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Sharing Stories Can Ease Symptoms of Illness

Sharing stories helps people cope.

When times are tough, it can feel good to share stories and feelings. Research says that for people dealing with a health journey, both telling and listening to stories can help them cope and even reduce symptoms of cancer, rheumatoid arthritis, high blood pressure and other conditions.

Caregivers can use this knowledge to help their loved ones express themselves in ways that may unburden them.

Putting Things into Perspective

“When people are confronted by a traumatic or difficult situation or major transition, creating a narrative about it helps you think through what happened and put things in perspective,” says Jenna Baddeley, a psychologist at the Charleston V.A. Medical Center in South Carolina.

“Storytelling also helps people feel like they’ve been able to pass on something of worth to others, and that’s universally helpful.”

Writing to Stay Positive

Expressive writing can be particularly helpful as well, says Baddeley. Many studies found that just 15 minutes of directed writing every day can have all sorts of benefits, from a boost in feelings of well-being to fewer illness-related doctor’s visits.

Not all storytelling is cathartic, though. Dwelling on negatives can be detrimental. And unloading intense emotions on others can become uncomfortable for listeners.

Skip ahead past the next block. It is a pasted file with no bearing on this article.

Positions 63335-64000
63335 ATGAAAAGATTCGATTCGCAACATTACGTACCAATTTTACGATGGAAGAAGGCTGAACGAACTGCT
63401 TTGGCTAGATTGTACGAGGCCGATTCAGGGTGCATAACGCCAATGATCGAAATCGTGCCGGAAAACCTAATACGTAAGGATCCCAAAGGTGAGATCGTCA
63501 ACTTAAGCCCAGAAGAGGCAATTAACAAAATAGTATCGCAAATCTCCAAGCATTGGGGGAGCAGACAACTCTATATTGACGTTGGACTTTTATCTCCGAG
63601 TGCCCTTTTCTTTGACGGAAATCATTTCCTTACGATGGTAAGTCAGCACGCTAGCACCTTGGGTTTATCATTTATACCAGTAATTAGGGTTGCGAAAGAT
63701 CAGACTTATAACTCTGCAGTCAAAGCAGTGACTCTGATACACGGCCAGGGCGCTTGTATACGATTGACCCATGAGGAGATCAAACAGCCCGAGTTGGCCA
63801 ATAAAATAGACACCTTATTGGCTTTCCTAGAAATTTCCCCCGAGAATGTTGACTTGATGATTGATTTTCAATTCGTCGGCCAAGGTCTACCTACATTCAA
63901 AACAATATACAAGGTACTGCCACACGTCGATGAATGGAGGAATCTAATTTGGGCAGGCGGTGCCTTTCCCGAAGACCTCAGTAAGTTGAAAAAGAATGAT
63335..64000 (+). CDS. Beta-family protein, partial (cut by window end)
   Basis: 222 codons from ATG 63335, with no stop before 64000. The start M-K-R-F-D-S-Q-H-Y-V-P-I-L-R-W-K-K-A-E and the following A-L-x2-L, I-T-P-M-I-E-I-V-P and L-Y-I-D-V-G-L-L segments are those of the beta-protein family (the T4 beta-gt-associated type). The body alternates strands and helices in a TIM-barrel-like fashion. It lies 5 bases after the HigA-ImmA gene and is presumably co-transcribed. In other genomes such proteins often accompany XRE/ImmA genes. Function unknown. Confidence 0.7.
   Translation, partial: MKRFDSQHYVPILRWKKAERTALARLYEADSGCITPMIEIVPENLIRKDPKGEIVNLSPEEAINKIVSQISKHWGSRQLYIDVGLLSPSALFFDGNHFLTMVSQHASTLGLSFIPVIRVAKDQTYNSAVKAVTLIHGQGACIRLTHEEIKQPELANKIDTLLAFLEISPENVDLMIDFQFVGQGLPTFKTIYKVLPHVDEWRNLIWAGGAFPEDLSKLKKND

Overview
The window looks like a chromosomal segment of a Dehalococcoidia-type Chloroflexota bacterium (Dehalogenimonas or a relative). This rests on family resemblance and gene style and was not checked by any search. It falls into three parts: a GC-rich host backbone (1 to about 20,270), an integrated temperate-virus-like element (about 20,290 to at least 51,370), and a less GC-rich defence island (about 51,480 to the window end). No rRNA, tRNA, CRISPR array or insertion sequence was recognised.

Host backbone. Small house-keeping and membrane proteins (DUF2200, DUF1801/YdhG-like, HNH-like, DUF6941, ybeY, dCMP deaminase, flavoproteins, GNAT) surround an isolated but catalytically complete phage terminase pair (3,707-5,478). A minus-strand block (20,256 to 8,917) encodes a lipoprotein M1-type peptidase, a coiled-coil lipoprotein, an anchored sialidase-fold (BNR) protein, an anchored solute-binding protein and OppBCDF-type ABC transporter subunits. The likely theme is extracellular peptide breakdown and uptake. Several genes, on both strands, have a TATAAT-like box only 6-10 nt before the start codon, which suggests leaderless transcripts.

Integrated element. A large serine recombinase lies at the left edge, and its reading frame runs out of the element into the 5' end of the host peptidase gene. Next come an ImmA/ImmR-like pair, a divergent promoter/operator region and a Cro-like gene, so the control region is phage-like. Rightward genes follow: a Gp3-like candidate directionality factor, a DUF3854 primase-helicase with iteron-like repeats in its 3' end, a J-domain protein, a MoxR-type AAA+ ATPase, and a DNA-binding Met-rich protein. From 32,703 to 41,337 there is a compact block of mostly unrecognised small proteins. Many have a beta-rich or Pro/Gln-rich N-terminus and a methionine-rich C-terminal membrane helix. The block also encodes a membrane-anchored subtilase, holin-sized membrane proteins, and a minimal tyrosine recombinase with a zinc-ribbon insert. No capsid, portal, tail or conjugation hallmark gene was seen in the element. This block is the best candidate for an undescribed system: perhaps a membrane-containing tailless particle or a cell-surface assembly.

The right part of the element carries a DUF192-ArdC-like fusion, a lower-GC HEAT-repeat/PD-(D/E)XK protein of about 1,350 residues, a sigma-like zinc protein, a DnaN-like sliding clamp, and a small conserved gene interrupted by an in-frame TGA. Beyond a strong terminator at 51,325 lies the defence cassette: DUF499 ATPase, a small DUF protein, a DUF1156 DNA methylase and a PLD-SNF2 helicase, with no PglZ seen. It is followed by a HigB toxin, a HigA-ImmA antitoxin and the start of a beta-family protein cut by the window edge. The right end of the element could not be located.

Instead, Baddeley has found that people who focus on their silver linings reap the biggest rewards from expressive writing. The act of writing can also help people organize their feelings in more productive ways – even when no one is available to listen.

Make the Most of Your Writing Time

Experts offer these tips for writing to achieve catharsis:

  • Find a time at the end of the day that you can set aside 15 minutes for at least three days in a row.
  • Once you start, ignore grammar and punctuation and try to write continuously. You can make corrections later if you want to.
  • Let go – write about your deepest thoughts and emotions.
  • Don’t try to force optimism, but writing about what you’ve learned from an experience may be helpful.
  • Plan to throw away what you write when you’re done (even if you end up keeping it).

For more information on the benefits of storytelling, visit The Healing Story Alliance site.

How Has Sharing Stories Helped You or a Loved One?

Has telling or writing stories helped you or someone you know weather a difficult time? Please let us know about your experience.


About the Author:

Emily Sohn is a science writer based in Minneapolis.

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